Film review: Good Take! – anthology of Macau-set shorts by five Hong Kong directors

Mixed bag of short stories has a cast of Hong Kong favourites. There’s a definite macabre flavour to some of them, and the materialistic excess of Macau comes into focus too

PUBLISHED : Thursday, 14 April, 2016, 11:01am
UPDATED : Thursday, 14 April, 2016, 11:00am

3/5 stars

Until Ten Years ’ recent success, omnibus films have rarely made an impression in Hong Kong, be it due to the lack of a strong unifying motif (2008’s A Decade of Love) or mere incompetent screenwriting (2013’s Hardcore Comedy ). Produced by old-timer Eric Tsang Chi-wai, Good Take! seeks to revive the format with five self-contained, Macau-set stories – some of which were made in 2013 – that showcase the less commercially minded efforts by emerging directors.

Three out of the five segments in this portmanteau are decidedly macabre, including the first, Derek Tsang Kwok-cheung’s Concrete. Following a young cop’s (Pakho Chau Pak-ho) investigation into a family dispute complaint in a deserted residential building, the Twilight Zone-like effort also features an unrecognisable Cecilia Yip Tung and Yanny Chan Wing-yan as a creepy mother and daughter.

Family love then comes in wildly different shapes. While Henri Wong Chi-hang’s A Banquet spends heartwarming time with a single dad (Eddie Cheung Siu-fai) and his young son before they attend his ex-wife’s (Jessica Hsuan) wedding, Wong Chun’s Good Take sees an ageing bit-part actor (Lo Hoi-pang) cling on to the body of his deceased wife, while contemplating playing hero in life at least once before killing himself.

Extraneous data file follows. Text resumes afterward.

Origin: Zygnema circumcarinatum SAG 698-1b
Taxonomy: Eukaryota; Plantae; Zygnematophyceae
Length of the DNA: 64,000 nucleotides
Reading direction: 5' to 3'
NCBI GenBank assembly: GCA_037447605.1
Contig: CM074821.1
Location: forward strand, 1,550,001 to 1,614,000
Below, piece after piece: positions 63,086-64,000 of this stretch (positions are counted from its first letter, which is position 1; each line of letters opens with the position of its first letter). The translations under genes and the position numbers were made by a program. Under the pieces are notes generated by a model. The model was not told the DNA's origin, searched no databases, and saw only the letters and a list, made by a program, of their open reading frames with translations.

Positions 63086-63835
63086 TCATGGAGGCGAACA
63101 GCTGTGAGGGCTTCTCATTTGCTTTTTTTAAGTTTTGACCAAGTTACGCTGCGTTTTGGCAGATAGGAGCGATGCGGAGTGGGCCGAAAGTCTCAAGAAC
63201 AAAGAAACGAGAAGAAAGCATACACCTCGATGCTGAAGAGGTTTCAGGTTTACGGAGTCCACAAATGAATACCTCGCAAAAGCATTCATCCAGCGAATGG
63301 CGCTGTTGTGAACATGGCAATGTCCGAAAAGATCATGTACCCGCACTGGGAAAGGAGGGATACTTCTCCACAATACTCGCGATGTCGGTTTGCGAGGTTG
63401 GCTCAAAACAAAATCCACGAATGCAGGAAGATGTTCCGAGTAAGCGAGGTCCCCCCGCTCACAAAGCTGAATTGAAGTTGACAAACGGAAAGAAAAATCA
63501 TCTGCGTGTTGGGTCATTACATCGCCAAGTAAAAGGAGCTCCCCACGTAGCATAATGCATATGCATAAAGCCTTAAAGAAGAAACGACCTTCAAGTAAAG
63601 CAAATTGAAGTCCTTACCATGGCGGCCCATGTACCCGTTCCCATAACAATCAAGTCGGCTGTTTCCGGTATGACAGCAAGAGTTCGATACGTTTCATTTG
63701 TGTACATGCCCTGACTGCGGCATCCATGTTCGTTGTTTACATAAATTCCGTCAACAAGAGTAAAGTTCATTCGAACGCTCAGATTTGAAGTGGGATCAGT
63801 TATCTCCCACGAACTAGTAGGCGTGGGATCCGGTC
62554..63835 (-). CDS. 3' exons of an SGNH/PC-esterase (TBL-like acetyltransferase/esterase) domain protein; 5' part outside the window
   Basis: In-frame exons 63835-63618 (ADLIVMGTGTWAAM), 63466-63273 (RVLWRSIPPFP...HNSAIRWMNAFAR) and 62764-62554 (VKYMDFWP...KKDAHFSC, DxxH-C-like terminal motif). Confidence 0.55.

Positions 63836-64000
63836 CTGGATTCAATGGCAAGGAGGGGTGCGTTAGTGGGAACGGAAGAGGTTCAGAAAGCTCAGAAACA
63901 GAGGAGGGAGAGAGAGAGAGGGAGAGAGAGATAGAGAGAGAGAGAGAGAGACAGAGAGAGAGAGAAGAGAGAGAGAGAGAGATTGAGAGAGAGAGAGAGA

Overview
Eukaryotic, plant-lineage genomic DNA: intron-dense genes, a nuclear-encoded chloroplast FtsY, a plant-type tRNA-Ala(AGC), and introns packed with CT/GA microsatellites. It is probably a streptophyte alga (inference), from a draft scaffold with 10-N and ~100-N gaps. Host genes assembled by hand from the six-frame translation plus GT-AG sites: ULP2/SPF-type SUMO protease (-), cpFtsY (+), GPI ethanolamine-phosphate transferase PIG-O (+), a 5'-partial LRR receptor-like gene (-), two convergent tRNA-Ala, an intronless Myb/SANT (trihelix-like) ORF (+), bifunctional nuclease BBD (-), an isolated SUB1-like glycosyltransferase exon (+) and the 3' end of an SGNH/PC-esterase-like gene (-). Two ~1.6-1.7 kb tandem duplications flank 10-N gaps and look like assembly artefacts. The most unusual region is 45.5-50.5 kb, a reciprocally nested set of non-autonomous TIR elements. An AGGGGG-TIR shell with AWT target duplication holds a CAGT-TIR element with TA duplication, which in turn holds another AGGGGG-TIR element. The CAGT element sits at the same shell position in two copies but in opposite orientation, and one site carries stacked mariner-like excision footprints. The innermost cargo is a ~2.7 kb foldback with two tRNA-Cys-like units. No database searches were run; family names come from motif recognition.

The materialistic excess of Macau comes into focus in Vernie Yeung Lung-ching’s The Solitudes, about the revenge plot of a former nurse (Cherrie Ying Choi-yi) who was forced into prostitution by a callous thug (Sam Lee Chan-sum). The mood lifts slightly in Wong Ching-po’s campy We Are Ghosts, where a derelict building’s new owner (Charlene Choi Cheuk-yin) leads a group of forgotten horror actors to scare off a property repossession company.

Even if the majority of these shorts feel underdeveloped – and consequently less memorable than they could have been – it’s a testament to the talents involved that many of the genre-based stories display intriguing potential to be developed into full-length features. As it stands, Good Take! is fun, if nowhere near essential, viewing.

Good Take! opens on April 14

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